Another example: Illness and health are, together, the being of life, which is a constant movement from birth to decay. A doctor who serves the being of life, plays his role by championing health and fighting disease. However, it is critical to the being of life that he not succeed completely. If a doctor were able to eliminate all illness from birth, he would leave the patient incapable of facing other, unknown illnesses that also exist in the world. By granting perfect health, the patient would cease to be robust, and thus real health a would be impossible.

For a genuinely healthy person must face illness. It is never desirable to seek to become ill – part of the movement of the being of life is that we encourage health and promote illness – but without facing illness, a person could not be hardy. A doctor who strives for the being of life will champion health, but also honor illness for the role it plays in that being. It is because we fall ill at times, that we are healthy the rest of the time. In this way, as a unity, the being of life is able to be.

The same with pleasure and pain. If we desire to feel deeply, we musta seek out pleasure and avoid pain, but also honor pain when it comes, because it must come if we are to really feel. If we grow too comfortable with pleasure, to the point of feeling nothing at all, we (or God) must push us from our confinement to seek other pleasures, an activity which carries the risk of encountering other pains. To be truly alive – a lover of life – we must embrace all the parts of experience, honoring them for their role, even if the function of those roles seems contradictory.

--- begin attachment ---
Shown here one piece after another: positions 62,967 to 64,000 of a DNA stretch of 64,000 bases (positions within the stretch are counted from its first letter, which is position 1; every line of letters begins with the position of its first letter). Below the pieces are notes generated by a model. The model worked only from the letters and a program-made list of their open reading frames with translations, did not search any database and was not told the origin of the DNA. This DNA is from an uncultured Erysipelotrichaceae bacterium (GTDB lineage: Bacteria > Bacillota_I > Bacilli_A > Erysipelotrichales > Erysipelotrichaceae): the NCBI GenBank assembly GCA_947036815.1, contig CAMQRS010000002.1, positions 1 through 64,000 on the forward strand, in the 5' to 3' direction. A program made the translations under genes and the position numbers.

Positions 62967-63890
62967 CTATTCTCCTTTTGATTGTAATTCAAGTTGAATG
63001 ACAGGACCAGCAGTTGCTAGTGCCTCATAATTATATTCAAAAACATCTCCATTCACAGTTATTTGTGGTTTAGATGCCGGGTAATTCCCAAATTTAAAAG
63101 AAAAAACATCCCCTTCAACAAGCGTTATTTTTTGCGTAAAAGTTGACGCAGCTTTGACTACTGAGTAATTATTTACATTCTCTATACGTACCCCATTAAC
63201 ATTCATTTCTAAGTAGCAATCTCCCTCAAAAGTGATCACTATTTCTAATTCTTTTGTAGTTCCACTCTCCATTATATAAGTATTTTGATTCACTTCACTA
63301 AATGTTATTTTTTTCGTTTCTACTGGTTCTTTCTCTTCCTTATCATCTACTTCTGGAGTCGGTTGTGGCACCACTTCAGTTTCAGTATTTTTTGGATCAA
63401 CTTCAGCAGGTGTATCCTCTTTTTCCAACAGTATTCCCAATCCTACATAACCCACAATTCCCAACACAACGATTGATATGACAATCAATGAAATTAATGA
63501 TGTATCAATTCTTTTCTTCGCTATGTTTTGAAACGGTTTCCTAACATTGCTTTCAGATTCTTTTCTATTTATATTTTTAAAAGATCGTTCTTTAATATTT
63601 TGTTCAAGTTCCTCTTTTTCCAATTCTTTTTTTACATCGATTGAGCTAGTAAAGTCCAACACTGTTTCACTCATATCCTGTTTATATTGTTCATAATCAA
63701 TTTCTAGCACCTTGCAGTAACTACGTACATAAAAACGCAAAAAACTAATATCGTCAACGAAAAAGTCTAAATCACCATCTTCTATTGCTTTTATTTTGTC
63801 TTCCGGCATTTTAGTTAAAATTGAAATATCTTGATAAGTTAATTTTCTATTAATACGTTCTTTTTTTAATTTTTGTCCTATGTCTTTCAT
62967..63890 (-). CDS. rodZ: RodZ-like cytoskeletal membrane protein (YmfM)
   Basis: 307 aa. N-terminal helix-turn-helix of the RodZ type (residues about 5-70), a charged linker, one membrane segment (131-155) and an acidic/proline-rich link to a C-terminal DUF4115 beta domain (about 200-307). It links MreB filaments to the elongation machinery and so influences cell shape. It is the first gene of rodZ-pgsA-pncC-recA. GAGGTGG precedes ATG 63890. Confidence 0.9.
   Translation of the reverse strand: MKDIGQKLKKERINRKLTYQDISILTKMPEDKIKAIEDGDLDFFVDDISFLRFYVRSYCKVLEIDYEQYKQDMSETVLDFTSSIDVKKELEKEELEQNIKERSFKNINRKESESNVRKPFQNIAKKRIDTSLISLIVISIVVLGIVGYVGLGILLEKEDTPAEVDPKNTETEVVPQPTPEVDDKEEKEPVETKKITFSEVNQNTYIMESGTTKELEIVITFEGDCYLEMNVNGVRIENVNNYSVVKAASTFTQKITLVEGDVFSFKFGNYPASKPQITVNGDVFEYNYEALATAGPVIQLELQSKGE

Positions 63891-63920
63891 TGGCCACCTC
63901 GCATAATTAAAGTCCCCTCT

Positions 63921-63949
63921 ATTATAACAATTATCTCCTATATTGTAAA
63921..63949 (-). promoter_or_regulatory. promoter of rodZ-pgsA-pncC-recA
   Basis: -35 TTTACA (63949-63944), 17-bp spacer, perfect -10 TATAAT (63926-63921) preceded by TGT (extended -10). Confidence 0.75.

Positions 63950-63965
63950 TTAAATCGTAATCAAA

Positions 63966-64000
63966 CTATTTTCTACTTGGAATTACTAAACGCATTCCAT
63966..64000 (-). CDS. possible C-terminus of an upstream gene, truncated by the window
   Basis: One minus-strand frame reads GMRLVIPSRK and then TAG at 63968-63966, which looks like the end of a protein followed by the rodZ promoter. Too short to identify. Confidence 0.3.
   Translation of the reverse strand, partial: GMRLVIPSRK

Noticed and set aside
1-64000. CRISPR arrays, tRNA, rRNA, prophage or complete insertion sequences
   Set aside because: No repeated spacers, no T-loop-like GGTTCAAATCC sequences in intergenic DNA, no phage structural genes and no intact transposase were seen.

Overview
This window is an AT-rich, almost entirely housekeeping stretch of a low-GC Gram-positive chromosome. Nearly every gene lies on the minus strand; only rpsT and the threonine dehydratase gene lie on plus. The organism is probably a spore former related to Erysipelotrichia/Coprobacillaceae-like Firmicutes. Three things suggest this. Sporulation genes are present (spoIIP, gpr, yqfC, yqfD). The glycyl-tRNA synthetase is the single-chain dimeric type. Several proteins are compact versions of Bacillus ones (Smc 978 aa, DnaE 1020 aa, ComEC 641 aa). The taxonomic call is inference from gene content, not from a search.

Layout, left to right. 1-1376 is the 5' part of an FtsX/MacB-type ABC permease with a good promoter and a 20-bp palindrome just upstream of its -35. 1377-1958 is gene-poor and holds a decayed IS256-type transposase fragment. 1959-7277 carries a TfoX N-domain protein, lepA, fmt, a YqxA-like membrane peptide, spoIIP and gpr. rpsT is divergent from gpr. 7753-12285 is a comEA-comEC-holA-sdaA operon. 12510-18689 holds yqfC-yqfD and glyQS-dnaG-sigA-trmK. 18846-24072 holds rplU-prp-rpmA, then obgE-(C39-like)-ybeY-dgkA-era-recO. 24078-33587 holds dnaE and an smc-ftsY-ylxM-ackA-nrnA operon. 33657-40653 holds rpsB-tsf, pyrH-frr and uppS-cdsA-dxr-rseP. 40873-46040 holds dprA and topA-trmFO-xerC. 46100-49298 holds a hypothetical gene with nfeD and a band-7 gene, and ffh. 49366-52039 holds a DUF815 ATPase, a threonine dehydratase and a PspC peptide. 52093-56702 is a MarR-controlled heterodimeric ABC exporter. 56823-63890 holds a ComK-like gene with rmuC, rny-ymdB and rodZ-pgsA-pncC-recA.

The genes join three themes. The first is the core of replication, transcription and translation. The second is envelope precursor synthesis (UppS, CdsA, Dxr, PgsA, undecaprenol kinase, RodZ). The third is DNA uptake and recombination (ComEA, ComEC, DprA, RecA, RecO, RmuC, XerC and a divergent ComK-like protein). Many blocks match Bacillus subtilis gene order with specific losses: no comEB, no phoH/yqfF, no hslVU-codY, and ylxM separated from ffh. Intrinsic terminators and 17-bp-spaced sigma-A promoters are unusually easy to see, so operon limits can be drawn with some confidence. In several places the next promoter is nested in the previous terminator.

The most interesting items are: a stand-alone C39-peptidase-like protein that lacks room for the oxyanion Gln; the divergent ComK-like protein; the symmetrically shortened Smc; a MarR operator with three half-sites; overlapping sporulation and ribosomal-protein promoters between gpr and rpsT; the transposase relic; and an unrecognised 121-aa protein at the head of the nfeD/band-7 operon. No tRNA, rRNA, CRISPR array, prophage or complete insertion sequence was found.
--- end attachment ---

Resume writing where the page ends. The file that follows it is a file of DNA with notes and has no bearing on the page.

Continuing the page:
I am not saying pain and pleasure are equal, or to be regarded equally. Such an identity would end the very being I refer to! The idea is that all parts – even those whose roles are diametrically opposed – are together that being. The movement of being means relating both to the parts (avoiding pain and preferring pleasure) and the whole (appreciating that both pain and pleasure are the life of feeling). In this way we honor injustice even as we strive to defeat it; we honor illness even as we develop medicines to counter it; we honor pain even as we take steps to avoid it. In fact, if we did not seek to avoid pain, we would be denying its role in the fuller aspect of its being! If everything were pleasant, feeling would start to diminish. So the love of being is a love of all its parts, even if some of the roles of those parts demand that we fight against them.

(On a mystical level, I believe one can develop a deeper appreciation of pain and pleasure so that, despite avoidance and attraction, we bear a deep appreciation for both. When pain must come, we cherish it even as we avoid it; and when pleasure comes, we cherish it similarly even as we revel in it. This is when the soul relates directly to the being of the two, while the body relates to one or the other part).

Since some of the parts of unity require the behavior of opposition, we see how necessary it is to being that we fail at times. Without imperfection, there could not be a consciousness of the higher being of which imperfection and perfection are both a part. That is, it may be the role of imperfection that I constantly seek to improve it, but it is also necessary to that greater being that sometimes I fail at this task. If ever I were to perfect my elimination of imperfection, I would also eliminate the unity I seek, since it is by imperfection that its being becomes known to me.